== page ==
Genesis 10:5, 20, 31 Updated American Standard Version (UASV)
5 From these the coastland peoples spread in their lands, each with his own language, by their clans, in their nations. 20 These are the sons of Ham, according to their families, their languages, their lands, and their nations. 31 These are the sons of Shem, according to their families, according to their languages, by their lands, according to their nations.
Genesis 11:1 Updated American Standard Version (UASV)
11 Now the whole earth had one language [literally, “one lip”] and the same words.
This is talking about two different time periods. In the earlier of the two, the tribes of Ham, Shem, and Japheth all spoke the same language. Later, the people rebelled against Jehovah’s explicit command to spread out and fill the earth. (Gen. 9:1) Therefore, God confused their languages to facilitate his purpose that they fill the earth. Now that they could no longer understand each other, they had no alternative but to spread out and fill the earth. It should be noted that each person did not receive a new language; each family did, which kept the families (tribes) together.
Linguistics has not shown us the origin of the Hebrew language. In fact, it has explained the root of any of the most ancient languages known, for example, Sumerian, Akkadian, Aramaean, and Egyptian.
This is because these languages have appeared already fully developed in the earliest written records we have discovered. Therefore, the views of the different scholars about the roots of Hebrew, such as that Hebrew derived from Aramaic or from some Canaanite dialect, are speculative. The same would also apply to the source of any of the words in the Hebrew Scriptures and those who have suggest Akkadian or Aramaic sources. Dr. Horowitz comments: “In the field of etymology, there are wide differences of opinion among scholars, even among the very best of them.” … “And so we have these never-ending differences between equally highly respected authorities.”—Edward Horowitz, How the Hebrew Language Grew (Brooklyn, NY: KTAV Publishing House, 1993), xix, xx.
The Bible is the most trusted historical source, which gives us evidence of the origin or beginning of the Hebrew language. “In July 2008 Israeli archaeologist Yossi Garfinkel discovered a ceramic shard at Khirbet Qeiyafa “Five lines of ancient script on a shard of pottery could be the oldest example of Hebrew writing ever discovered, an archaeologist in Israel says. The shard was found by a teenage volunteer during a dig about 20 km (12 miles) southwest of Jerusalem. Experts at Hebrew University said dating showed it was written 3,000 years ago—about 1,000 years earlier than the Dead Sea Scrolls. Lead archaeologist Yosef Garfinkel identified it as Hebrew because of a three-letter verb meaning ‘to do,’ which he said was only used in Hebrew. ‘That leads us to believe that this is Hebrew and that this is the oldest Hebrew inscription that has been found’ Up until 2008, “the earliest Hebrew inscription thus far discovered, the Gezer Calendar, is from the tenth century B.C.E. and the Mesha Inscription from the ninth century B.C.E.”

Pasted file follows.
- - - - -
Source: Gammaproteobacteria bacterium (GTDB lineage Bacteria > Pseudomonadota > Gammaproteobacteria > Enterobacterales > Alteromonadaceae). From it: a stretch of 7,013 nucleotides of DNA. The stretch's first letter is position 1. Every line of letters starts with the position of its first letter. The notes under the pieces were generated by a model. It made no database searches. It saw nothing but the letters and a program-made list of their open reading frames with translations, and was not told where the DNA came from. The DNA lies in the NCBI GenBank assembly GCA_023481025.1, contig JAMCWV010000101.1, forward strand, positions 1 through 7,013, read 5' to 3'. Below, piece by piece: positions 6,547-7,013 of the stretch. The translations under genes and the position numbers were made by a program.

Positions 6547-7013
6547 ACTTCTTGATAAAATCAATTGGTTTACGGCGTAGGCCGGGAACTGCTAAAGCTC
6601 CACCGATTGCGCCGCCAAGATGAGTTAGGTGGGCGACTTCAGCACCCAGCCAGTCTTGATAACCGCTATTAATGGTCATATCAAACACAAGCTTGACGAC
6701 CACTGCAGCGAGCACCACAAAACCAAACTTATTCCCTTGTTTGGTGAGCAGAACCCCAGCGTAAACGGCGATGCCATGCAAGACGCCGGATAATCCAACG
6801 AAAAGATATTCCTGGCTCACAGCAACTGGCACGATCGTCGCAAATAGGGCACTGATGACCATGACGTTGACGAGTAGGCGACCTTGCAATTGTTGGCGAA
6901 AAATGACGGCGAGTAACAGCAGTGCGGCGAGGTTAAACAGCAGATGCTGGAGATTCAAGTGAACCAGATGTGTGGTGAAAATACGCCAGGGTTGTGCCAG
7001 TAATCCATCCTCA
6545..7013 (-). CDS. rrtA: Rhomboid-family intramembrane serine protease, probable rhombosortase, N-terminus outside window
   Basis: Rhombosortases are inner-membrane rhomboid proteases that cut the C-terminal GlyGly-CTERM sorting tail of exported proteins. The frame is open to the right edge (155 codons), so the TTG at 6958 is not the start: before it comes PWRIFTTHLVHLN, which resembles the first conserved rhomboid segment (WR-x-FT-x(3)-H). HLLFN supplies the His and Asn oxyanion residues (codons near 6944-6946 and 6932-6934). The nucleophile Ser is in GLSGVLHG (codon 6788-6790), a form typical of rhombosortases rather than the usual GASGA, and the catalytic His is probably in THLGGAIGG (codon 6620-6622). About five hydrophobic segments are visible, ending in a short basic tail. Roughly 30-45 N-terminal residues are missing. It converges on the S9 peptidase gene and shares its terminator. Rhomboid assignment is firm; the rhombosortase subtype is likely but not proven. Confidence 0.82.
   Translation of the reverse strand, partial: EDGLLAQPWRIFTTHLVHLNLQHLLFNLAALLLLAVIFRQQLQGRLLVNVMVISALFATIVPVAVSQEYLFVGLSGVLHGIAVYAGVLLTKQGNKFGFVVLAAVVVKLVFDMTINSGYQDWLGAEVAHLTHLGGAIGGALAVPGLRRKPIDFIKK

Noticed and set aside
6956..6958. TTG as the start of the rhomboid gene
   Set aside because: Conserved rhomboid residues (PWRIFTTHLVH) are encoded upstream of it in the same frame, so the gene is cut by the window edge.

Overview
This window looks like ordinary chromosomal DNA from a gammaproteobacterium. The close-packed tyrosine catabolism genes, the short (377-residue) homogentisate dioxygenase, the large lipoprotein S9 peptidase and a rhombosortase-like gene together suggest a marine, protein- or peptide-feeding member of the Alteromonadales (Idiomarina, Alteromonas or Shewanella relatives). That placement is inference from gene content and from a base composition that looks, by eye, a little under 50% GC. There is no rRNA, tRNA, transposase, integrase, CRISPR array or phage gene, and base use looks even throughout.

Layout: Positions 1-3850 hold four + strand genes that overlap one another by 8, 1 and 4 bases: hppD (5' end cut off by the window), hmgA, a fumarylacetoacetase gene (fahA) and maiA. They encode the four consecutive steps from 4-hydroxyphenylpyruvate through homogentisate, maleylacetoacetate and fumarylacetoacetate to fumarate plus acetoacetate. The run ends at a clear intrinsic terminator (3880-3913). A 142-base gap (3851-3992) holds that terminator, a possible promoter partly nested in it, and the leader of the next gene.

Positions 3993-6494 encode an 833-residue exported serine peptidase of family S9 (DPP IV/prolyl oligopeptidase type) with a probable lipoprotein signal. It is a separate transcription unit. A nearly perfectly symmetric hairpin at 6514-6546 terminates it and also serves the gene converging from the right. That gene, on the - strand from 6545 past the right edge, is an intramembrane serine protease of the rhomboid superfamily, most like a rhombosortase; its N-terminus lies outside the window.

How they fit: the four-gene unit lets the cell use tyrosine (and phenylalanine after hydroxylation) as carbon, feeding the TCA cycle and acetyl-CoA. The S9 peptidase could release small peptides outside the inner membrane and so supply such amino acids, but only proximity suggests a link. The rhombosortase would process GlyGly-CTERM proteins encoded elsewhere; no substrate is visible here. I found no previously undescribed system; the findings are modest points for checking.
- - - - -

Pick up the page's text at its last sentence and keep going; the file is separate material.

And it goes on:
Hebrew, of course, was spoken by “Abram the Hebrew” (Gen. 14:13), who was born around 2000 B.C.E., and his descendants. In turn, Abraham was a descendant of Noah’s son Shem. (Ge 11:10-26) Hebrew is, of course, a Semitic language (Shem being the forerunner). It is true, not all of Shem’s descendants continued to speak the “one language” (Gen. 11:1) that seems to predate the flood in its pure form. This is apparent from the differences that developed among the Semitic languages, which would include Hebrew, Aramaic, and Akkadian, as well as the various Arabic dialects. Making some inferences here, we note that of the post-flood people living in the Mesopotamia area, it was Shem alone who received a blessing from God. (Gen. 9:26) Therefore, it is reasonable to believe that Shem did not have his language changed like the others who rebelled at the Tower of Babel. (Gen. 11:5-9) It only seems reasonable that Shem spoke the language of Hebrew and being that it was likely not changed, it was the same as it had been previously before the flood. In other words, it was the “one language” that had existed from Adam and thereafter, until the rebellion at Babel. (Gen. 11:1) Yes, we are inferring that man’s first language was what would later be called Hebrew. However, this does not mean that every language derived from and is related to the early Hebrew; as was said above, every family and tribe, except Shem, had their language changed when they rebelled at Babel. What we are saying is that it seems likely that Hebrew preceded all the other languages, as secular history knows no other.
 Susan Anne Groom, Linguistic Analysis of Biblical Hebrew (Carlisle, Cumbria; Waynesboro, GA: Paternoster Press, 2003), 8.
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